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uploading web events
next week:  Act II--De/Meaning Sex and Gender
takes a more biological approach to sex and gender, and examines sexual and anatomical diversity within the animal kingdom.  most of you have taken gen/sex courses in humanities/social sciences, but few in natural sciences.  some of you have expressed an eagerness to learn more about biological perspectives, others have expressed trepidation. 

reassure you that the texts we have selected do not require in-depth knowledge of developmental biology, endocrinology, evolutionary biology, anatomy, pathology, but are written for diverse audiences and in diverse styles.  For next week:

Joan Roughgarden. Introduction, Chapter 1: “Sex and Diversity," Chapter 2: “Sex vs Gender,” Chapter 3: “Sex within Bodies,” Chapter 4: “Sex Roles," and Chapter 8: “Same Sex Sexuality." Evolution's Rainbow: Diversity, Gender, and Sexuality in Nature and People. Berkeley: University of California Press, 2004 (available for purchase in BMC Bookshop or free on-line through ebrary).

Joan and John Roughgarden


  • born in Paterson, NJ,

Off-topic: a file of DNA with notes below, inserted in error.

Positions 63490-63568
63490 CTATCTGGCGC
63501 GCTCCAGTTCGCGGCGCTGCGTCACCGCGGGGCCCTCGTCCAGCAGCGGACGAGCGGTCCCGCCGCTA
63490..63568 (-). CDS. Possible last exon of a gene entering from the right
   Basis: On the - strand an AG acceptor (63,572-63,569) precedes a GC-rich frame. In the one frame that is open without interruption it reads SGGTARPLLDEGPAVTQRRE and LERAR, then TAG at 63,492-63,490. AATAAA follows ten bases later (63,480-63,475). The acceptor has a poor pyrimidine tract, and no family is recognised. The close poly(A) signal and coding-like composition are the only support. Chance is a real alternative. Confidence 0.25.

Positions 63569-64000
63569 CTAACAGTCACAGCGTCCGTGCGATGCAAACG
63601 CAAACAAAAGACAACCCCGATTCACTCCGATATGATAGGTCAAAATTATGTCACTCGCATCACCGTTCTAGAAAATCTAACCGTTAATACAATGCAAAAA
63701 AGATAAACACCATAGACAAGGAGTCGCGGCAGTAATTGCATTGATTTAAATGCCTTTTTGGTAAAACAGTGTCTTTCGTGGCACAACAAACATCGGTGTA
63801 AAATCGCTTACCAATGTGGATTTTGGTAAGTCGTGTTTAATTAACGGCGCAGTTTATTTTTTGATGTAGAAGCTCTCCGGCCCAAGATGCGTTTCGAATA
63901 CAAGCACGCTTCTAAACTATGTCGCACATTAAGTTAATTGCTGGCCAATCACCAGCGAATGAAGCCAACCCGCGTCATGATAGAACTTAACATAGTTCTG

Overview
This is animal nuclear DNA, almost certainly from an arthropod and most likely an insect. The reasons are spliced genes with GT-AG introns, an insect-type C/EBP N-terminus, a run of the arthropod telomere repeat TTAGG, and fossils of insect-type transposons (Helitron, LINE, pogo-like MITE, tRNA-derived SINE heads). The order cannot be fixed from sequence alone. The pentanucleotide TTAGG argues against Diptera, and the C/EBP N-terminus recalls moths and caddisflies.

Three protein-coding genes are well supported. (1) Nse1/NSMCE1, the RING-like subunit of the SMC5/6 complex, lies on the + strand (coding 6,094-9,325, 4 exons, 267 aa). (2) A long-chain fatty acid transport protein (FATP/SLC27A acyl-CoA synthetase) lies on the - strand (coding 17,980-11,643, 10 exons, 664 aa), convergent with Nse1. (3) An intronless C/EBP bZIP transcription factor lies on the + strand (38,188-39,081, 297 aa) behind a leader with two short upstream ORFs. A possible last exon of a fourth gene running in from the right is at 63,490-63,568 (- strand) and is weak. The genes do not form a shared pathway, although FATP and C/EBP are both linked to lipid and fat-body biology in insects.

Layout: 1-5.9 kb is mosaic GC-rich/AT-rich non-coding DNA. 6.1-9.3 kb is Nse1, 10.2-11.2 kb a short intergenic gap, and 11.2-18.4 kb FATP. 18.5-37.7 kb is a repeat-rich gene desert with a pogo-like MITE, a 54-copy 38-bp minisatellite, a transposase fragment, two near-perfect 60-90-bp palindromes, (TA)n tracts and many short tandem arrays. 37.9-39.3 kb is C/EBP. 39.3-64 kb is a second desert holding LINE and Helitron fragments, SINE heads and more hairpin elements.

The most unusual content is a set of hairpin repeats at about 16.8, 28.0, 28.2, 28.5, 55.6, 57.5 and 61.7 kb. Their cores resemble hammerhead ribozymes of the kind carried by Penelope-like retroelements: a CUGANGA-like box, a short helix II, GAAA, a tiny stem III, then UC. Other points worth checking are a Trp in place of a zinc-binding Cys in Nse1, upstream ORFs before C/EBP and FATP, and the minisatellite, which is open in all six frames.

• BA in Bio and Phil from Univ. Rochester, PhD in bio from Harvard
  • faculty member at Stanford since 1972
  • came out as a transsexual woman at age 52. Prior to that time she was identified as a male named Jonathan Roughgarden. In essence, Jonathan Roughgarden left on sabbatical; Joan Roughgarden returned to the same job and title

Olivia Judson.  Chapter 12: “Eve’s Testicle.” Dr. Tatiana’s Sex Advice to All Creation. New York: Metropolitan Books, 2002: 187-211, 256-8 (in our password-protected file). 

Popular Science Book:  Judson has a PhD in evolutionary biology from Oxford, is a journalist, who writes for the Economist, Nature, the Guardian, and blogs for the NYT, she will be speaking at UPenn on Oct 19, "Time Travel Safari.  Adventures in the History of Life"

cover of Penn Humanities Forum, featuring Olivia Judson

John Alcock. "Changing priorities in changing social environments." Animal Behavior, An Evolutionary Approach, 9th ed. Sunderland, MA: Sinauer Associates, 2009, 168-181 (in our password-protected file).